Helped by falling gasoline prices, inflation eased a bit in July, giving American consumers some relief from surging costs. However, overall price increases slowed only modestly from the four-decade high of 9.1% recorded in June, according to the Bureau of Labor Statistics’ latest Consumer Price Index.
Consumer prices climbed 8.5% in July compared with a year earlier, and on a monthly basis, prices were unchanged from June to July, which hasn’t happened in more than two years.
The gasoline index fell 7.7% in July, the largest month-over-month drop since April 2020, while energy prices fell 4.6%.
Also declining in price from June to July were airfares, which decreased nearly 8%, hotel room costs, which declined 2.7%, and used cars, which dipped 0.4%.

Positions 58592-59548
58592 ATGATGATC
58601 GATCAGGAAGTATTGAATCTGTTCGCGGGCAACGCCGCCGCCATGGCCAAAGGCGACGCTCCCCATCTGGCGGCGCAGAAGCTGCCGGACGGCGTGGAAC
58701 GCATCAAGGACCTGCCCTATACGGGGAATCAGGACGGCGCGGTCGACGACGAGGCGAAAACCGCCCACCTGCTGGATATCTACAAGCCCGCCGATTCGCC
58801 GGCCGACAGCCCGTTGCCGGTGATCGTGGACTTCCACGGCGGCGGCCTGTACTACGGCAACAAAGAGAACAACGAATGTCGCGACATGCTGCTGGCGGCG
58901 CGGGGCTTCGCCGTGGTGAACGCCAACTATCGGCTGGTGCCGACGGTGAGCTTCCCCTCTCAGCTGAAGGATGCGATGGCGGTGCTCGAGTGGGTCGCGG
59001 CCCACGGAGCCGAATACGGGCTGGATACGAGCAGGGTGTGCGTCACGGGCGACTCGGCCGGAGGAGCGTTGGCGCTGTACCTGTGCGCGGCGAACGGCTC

Core inflation, a measure that excludes the more volatile food and energy sectors, rose just 0.3%, the smallest month-to-month increase since April. Year over year, core inflation was 5.9% in July, the same as June.
The CPI report for July showed a 1.3% month-to-month rise in the food at home index, as all six major grocery store food group indexes increased.
The index for nonalcoholic beverages rose the most, increasing 2.3% as the index for coffee jumped 3.5%. The index for cereals and bakery products climbed 1.8%.
The Associated Press noted that the inflation numbers, which were lower than anticipated, could mean the Federal Reserve raises short-term interest rates by a lesser margin when it meets in September.
Paula Wolf is a freelance writer